New Delhi: Operatives of the Pakistan-based Lashkar-e-Taiba (LeT) are planning to avenge the death of its senior commander Abu Qasim by carrying out a series of bombings or attacks on "prominent Indian personalities, public and tourist places in eight Indian cities" on or around the New Year, according to intelligence officials.
To carry out the attacks, four senior LeT commanders had already infiltrated into India, the officials told IANS on condition of anonymity.
Qasim, accused of masterminding an ambush in Udhampur on August 5 that left two Border Security Force (BSF) personnel dead and 10 injured, was killed in a gun fight with security forces in Kulgam district of Jammu and Kashmir on October 29.
Qasim, who hailed from Bahawalpur in Punjab province was trained in Pakistan.
Officials said Delhi and Jammu and Kashmir were the prime targets for the LeT operatives while Punjab, Uttar Pradesh, Jaipur, Bengaluru, Goa and Kolkata were also on their radar.
"Intelligence Bureau (IB) officials have sent an alert to all state police departments and state intelligence agencies to hunt the commanders and look for persons who may help them," an official said.
He said some prominent leaders, including the prime minister, are on the LeT's radar for attack.
Qasim was also the handler of Pakistani militant Naveed, who was captured by villagers following the ambush of BSF personnel. Naveed's accomplice Noman was killed in a gun battle. Qasim, who had a bounty of Rs.20 lakh on his head, had allegedly arranged transportation and accommodation for Naveed and his accomplice.
Naveed told security officials that Qasim had briefed them and given them money for expenses prior to the attack.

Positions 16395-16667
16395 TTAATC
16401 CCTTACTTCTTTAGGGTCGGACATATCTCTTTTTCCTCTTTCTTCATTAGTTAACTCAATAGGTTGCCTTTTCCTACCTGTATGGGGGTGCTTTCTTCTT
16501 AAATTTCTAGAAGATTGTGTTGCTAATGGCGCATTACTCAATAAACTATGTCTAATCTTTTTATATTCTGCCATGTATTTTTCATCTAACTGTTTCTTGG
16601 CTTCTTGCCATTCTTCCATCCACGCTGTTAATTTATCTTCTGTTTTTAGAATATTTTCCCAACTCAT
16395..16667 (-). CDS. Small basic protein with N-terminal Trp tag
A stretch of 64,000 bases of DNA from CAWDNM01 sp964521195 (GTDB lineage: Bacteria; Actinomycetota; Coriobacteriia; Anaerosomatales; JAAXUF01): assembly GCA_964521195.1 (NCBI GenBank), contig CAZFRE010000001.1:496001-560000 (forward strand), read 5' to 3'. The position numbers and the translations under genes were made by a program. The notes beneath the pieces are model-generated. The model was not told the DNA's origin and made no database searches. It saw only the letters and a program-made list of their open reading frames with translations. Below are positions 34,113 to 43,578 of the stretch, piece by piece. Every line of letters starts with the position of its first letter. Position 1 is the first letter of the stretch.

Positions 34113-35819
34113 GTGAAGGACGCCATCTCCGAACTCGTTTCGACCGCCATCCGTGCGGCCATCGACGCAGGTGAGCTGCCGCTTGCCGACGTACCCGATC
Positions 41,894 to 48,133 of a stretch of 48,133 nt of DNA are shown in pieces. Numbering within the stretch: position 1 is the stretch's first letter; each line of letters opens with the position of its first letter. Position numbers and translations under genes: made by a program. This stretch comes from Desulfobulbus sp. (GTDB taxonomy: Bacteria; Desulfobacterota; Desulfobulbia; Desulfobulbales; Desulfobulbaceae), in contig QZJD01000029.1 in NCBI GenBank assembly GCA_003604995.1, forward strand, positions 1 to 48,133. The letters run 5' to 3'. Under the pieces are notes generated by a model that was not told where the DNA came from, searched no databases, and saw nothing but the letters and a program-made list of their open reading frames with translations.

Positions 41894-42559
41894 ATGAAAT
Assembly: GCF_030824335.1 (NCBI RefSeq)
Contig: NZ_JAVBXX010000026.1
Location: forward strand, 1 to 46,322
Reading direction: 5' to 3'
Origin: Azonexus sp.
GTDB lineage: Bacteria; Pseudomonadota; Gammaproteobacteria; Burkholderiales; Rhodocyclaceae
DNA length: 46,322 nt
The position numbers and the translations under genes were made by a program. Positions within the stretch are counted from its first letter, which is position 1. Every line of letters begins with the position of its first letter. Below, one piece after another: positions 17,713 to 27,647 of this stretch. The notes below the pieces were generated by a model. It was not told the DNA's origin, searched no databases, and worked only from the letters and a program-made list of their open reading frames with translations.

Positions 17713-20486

The official said intelligence units had been tracking all the regular communication methods used by the infiltrators, including emails, mobile phones, landline phones and Voice Over Internet Protocol (VoIP) calls.
However, the LeT operatives may be using technology which is difficult to crack.The Intelligence Bureau suspects the operatives are in regular touch with the new India chief Abu Dujana, who took on the responsibility after Qasim's death.
The official said the operatives are possibly equipped with the advanced hand-held radio sets configured with an android operating system to communicate with their handlers.
In its alert note to police forces, the Intelligence Bureau says the operatives may be carrying an improvised version of 'goTenna', which enables one to share text and locations regardless of cell coverage or WiFi.
Combined with a Bluetooth, the equipment generates its own signal and automatically coordinates with all other units within range.
This version of 'goTenna', also known as 'Y-SMS', was discovered by intelligence officers after they recovered some damaged android phones during a recent raid carried out against terrorists in Kashmir.